My engagement with the indigenous and non-indigenous communities, struggling against coal mining and other hazardous industries in the Northern central part of Chhattisgarh has over a period exposed me to the environmental consequences faced by the large section of the local population. So I believe that a larger historical perspective and the questions, which environmental history, traditional ecological knowledge and wisdom in India or beyond have been raising over years, can help us understand the present pandemic and its relation with humans, warming the earth’s climate due to the burning of fossil fuel.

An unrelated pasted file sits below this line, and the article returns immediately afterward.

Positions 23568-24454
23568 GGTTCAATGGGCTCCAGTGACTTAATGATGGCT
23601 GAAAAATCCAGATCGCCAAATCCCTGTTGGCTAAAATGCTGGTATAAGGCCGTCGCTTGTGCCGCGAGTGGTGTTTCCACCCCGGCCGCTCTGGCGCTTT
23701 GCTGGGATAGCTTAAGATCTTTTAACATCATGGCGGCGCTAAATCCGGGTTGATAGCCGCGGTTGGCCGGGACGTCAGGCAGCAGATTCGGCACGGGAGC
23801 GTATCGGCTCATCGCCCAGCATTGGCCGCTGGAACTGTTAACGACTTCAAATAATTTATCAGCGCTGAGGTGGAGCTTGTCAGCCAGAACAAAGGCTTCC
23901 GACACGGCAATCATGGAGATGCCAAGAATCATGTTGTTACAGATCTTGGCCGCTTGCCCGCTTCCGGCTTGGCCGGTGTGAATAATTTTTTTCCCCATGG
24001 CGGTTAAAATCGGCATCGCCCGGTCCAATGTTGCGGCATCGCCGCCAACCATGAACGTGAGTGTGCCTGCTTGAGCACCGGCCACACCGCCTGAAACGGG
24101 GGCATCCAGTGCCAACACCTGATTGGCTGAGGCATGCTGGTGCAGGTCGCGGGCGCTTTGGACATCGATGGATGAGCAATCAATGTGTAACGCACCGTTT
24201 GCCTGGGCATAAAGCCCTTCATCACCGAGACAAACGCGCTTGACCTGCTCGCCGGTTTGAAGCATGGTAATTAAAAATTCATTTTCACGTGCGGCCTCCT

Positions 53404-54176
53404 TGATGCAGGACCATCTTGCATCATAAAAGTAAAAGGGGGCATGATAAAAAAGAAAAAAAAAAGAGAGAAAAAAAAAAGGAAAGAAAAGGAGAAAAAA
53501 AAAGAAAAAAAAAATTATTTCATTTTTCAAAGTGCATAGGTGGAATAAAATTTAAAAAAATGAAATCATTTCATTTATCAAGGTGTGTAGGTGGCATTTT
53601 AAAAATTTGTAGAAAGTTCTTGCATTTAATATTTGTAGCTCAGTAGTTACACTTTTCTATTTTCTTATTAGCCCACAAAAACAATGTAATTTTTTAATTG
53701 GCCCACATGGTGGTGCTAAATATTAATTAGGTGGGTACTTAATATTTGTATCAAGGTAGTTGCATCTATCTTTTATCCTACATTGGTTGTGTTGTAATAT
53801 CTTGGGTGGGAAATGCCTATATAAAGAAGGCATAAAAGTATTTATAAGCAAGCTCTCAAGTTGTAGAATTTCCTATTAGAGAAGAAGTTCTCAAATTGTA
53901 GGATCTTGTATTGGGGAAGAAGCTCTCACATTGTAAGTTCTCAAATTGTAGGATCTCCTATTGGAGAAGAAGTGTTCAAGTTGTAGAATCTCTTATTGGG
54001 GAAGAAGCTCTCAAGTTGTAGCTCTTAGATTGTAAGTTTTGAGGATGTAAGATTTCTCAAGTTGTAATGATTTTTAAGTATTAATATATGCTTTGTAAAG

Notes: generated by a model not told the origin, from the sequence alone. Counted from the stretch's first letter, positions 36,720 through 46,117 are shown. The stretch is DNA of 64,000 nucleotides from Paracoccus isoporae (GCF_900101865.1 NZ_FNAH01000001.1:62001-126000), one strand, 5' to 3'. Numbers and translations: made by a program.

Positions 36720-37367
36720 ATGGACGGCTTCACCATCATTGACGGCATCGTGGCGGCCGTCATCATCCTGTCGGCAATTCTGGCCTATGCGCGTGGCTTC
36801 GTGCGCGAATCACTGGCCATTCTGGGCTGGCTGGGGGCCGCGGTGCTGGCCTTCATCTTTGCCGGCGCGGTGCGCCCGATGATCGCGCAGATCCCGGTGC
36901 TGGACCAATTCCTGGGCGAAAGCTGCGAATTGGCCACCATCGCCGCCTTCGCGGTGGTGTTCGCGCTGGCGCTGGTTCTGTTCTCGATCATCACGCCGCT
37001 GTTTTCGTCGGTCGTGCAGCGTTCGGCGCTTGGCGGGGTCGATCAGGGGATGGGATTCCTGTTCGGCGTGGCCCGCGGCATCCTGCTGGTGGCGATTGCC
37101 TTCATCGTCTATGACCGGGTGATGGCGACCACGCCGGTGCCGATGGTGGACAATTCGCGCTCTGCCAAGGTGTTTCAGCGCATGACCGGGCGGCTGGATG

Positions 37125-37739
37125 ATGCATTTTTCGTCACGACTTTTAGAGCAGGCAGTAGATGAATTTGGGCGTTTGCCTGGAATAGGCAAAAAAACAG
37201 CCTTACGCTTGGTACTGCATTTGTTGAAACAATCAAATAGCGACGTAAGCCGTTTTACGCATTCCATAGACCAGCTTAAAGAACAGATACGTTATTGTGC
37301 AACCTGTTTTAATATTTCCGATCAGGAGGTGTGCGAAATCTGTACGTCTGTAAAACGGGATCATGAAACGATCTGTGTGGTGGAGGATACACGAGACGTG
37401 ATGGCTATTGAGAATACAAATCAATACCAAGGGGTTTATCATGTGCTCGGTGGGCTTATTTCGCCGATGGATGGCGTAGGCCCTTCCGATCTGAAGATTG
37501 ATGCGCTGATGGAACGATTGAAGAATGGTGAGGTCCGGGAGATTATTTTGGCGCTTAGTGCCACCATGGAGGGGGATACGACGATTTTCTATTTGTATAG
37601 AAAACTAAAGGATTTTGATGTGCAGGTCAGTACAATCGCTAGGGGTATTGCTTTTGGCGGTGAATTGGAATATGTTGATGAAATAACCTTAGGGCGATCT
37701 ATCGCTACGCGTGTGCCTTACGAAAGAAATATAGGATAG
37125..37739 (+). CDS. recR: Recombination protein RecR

James Hansen a NASA scientist  was one of the first, who brought this fact to the world’s consciousness way back in the 1980’s. And  we can see, if we want to,  that the present health crisis is not isolated from the causes of global warming, manufactured by a development model adopted worldwide by an extreme capitalist system, which we have allowed ourselves to be in. In other words this virus is not due to external factors,  it has emerged  from within the economic system and due to the massive reduction of green cover and over use of other natural resources, resulting in huge loss of wildlife habitat for them to move in freely and bringing the wildlife closer to human areas, which have increased risks of transmission of the virus from one species to another. Despite ample high level research, if we notice, it is not widely and regularly discussed in relation to health crisis by the politicians or by the media, for people to become more conscious and alert, helping them think about this calamity scientifically and critically, as this could be a turning point in the history of mankind.